Madison County Extension Service: Misconceptions About Money May Be CostlyOct 17th, 2013 | By Admin | Category: Editorials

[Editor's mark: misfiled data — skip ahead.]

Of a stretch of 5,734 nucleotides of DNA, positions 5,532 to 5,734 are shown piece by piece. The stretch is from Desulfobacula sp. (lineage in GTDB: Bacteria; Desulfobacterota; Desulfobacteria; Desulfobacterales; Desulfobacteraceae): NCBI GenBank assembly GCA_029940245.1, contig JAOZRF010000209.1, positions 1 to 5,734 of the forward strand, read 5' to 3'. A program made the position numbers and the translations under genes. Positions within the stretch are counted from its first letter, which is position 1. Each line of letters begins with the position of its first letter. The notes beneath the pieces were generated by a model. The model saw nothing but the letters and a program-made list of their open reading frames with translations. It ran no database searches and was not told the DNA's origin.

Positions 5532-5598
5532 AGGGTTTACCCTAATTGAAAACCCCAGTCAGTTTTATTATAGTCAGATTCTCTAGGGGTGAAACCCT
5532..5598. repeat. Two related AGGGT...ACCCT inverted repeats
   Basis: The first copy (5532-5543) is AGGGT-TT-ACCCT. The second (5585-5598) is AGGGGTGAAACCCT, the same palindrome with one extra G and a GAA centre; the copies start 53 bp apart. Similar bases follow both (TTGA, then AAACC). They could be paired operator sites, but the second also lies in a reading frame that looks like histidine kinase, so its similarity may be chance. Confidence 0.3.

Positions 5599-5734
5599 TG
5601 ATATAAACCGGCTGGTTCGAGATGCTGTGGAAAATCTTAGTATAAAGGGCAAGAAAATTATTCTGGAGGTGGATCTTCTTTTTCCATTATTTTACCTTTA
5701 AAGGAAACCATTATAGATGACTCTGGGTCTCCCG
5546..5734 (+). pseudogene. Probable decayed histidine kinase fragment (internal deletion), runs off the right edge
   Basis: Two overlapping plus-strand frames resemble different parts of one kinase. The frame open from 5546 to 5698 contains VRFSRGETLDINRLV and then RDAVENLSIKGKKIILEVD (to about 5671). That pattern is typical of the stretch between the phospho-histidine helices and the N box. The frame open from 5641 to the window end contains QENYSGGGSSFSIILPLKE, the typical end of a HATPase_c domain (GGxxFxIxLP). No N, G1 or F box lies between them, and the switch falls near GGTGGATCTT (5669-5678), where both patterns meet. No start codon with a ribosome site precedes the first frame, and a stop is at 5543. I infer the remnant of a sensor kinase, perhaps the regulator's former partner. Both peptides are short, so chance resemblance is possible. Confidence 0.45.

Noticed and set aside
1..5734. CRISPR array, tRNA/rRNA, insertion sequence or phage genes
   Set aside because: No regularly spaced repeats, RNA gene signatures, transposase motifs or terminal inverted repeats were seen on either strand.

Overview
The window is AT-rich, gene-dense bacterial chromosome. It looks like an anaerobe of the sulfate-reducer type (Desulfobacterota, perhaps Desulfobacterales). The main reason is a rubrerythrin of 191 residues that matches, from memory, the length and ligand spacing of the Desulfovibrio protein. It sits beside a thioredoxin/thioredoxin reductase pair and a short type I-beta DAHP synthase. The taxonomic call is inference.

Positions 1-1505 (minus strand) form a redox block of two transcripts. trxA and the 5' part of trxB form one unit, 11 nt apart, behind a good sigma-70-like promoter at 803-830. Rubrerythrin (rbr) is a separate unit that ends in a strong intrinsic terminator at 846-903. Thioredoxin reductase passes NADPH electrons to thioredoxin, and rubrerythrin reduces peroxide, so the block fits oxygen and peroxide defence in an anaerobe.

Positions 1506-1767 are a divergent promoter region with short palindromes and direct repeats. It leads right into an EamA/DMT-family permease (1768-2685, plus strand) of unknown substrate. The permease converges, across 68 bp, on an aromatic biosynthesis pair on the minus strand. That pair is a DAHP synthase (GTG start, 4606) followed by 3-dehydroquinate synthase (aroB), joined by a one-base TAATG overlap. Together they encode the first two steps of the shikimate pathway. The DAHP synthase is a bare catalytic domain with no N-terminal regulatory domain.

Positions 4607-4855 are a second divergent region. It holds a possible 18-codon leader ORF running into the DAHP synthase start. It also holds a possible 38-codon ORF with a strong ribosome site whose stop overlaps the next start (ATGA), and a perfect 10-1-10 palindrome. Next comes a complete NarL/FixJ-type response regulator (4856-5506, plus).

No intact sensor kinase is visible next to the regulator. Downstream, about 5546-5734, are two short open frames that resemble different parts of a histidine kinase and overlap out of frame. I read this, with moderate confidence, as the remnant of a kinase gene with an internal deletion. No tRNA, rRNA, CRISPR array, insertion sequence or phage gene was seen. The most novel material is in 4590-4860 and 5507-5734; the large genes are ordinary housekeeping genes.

Spending habits are influenced by personal values and attitudes about money. Some people develop behaviors that may not be in their best interest. According to the Institute of Consumer Financial Education, misconceptions about money practices can end up causing financial problems. Let’s explore some common misconceptions about money that can lead to financial ruin. The first misconception some consumers have is that credit cards are money. Because that plastic lets you purchase something without paying cash, it may easily be confused to be the same as money. Credit purchases are actually a debt that you will have to pay later and if it isn’t paid in full when the bill is due, interest is added. Ideally, you should charge only what you can pay off when the bill is due. Extension family financial specialists recommend you charge no more than you are able to pay off within three months. A second misconception which is related to the first, is to pay the minimum payment on a credit card. A consumer might justify the practice by thinking it leaves more money for other purchases during the month. In reality, the true cost of credit adds up quickly. If you just pay the minimum amount due, you end up paying much more over time. For example, if you charged $1,000 on a credit card with an 18% interest rate and made the minimum payment each month without adding another purchase; it would take six years to pay off the balance and cost $1,040 in interest! Yes, you would pay more in interest than the cost of the original purchase. Now, think about the fact that most people continue to buy and leave a balance on their credit card all of the time. The cost of credit is expensive and will keep you in debt for years. A third misconception about money is not having a savings account. You might think interest rates on a savings account are so low, it isn’t worth the effort. Reframe your attitude and think of savings as an emergency fund. You need money set aside to pay for unexpected expenses like a car or home repairs. If you have no cash in a savings account, unexpected bills will have to be added to a credit card which increases your debt load. So, having an emergency fund will give the money to pay for unexpected expenses and keep credit debts down. Another misconception people have is to use the equity in their home to increase personal buying power. It isn’t wise to pull out the equity in your home to pay off bills or go on vacation. Equity in your home increases your net worth, so leave it alone. Common sense goes a long way to keep you on track with the way you handle money. Develop a spending plan that helps you live within your income and save for emergencies. You can take a proactive role and direct money where you want it to go. A good financial start is to live on 70% of your income, save and invest 20%, then dedicate 10% for giving. For more information on managing your income contact the Madison County Extension Service. The University of Florida Extension – Madison County is an Equal Employment Opportunity Institution.